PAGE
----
The animation is very basic, not quite as static as TV cartoons of the seventies, but loose and erratic. This may have been the style of Polish director Miroslaw Kijowicz, who oversaw a Warsaw staff. If the design seems somewhat familiar, it might be due to the involvement of supervising designer/animation director Tony Cuthbert and storyboard/animation director (UK) Jack Stokes, both of whom worked on Yellow Submarine and the original Beatles TV cartoon. There’s even a Beatles TV cartoon cast member: Lance Percival, who voiced the animated Paul and Ringo. The modest budget was such that no real matte work seems evident. The transformation scene appears to be a series of dissolves and double exposures. (By coincidence, the film’s producer, Peter Shaw, was the late husband of the live action/animated Bedknobs and Broomsticks star Angela Lansbury).

David Tomlinson adds a touch of Mary Poppins to the proceedings, doing a polar bear voice sounding very much like his parrot head umbrella character in the 1964 Walt Disney classic. He is not likely to be on the album (unless he joined in the final chorus of “High Cockalorum”) but it’s nice to see and hear him in another family fantasy film.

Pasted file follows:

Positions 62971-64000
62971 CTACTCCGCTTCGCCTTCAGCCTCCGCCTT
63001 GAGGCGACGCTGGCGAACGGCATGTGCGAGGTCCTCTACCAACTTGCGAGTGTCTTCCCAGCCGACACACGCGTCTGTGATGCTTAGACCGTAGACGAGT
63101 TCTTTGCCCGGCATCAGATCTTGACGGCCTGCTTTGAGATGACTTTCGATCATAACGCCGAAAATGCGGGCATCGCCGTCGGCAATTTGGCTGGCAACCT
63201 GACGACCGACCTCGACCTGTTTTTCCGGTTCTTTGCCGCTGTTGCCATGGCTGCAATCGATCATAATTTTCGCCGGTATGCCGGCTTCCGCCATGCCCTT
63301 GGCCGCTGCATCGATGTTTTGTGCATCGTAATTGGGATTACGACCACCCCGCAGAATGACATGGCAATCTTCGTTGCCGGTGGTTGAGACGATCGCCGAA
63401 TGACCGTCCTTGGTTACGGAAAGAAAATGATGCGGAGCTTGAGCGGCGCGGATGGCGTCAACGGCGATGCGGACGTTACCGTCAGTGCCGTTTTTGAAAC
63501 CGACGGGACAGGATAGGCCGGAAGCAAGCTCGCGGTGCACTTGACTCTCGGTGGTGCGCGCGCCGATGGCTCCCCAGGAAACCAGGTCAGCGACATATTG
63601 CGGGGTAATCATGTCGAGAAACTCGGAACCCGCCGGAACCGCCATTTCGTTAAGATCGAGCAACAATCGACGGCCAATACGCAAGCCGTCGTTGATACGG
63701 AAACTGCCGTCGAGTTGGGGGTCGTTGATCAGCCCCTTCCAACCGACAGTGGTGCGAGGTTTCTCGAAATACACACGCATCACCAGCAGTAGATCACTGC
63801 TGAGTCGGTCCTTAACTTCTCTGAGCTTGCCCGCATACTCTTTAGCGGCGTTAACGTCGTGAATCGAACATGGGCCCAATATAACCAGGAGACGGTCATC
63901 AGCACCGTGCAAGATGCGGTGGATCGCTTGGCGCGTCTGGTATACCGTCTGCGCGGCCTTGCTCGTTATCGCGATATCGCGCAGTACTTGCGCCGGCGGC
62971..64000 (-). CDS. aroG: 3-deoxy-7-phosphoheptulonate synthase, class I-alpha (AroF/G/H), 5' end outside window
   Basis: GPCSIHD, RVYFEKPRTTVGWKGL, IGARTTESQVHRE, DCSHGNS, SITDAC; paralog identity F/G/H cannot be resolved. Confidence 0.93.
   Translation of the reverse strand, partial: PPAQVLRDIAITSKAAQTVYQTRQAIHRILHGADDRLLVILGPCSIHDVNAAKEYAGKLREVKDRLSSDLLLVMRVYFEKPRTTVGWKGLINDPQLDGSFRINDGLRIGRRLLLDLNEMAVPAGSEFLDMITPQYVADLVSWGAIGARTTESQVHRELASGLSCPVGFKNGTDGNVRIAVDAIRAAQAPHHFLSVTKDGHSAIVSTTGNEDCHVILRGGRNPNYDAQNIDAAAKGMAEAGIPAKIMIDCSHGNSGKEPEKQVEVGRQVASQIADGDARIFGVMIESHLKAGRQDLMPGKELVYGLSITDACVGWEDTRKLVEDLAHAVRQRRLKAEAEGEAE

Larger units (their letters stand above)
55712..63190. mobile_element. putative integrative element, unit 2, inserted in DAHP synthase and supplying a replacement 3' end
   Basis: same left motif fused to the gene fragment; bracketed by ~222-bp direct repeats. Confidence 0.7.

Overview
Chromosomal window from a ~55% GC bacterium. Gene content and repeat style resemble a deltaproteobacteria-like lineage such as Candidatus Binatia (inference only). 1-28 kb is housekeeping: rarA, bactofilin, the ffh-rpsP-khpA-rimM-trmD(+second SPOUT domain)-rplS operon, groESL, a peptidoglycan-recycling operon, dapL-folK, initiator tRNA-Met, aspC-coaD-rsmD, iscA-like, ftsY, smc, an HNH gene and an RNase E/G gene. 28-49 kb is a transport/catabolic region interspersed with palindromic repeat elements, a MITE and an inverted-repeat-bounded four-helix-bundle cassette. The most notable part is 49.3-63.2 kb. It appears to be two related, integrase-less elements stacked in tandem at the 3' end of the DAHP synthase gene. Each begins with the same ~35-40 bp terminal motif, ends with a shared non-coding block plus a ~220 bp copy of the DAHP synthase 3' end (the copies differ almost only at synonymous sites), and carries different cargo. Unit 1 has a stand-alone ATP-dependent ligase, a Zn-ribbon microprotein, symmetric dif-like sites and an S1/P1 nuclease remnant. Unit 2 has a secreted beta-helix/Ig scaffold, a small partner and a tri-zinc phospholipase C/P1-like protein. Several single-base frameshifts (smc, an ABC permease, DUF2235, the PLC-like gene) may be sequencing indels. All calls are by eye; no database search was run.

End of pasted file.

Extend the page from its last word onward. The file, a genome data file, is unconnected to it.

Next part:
Speaking of “High Cockalorum,” this was obviously intended to be the breakaway song, and those who do remember the film inevitably can recall some of it. There are two other songs, one sung by a charming salmon couple that encourages Tom to swim, and another sung by the water babies themselves. The lovely melody, “Luli Lu Li,” is set in a sequence that anticipates the Candy Land-ish Strawberry Shortcake/Care Bears/Rainbow Brite properties of the eighties.

The live action story sections of the finished film have no songs, but the album provides two additional pieces that could have been used (and theoretically could have been in the original plan). A Celtic-sounding ballad and a plaintive tune for Tom’s young lady friend are the two extra tracks, all written by multi-gold and platinum record award winning Irish composer/performer Phil Coulter and Scottish lyricist and music publisher Bill Martin, once a hitmaking pop songwriting team, whose hits included “Saturday Night” by the Bay City Rollers and “Puppet on a String” by Sandie Shaw.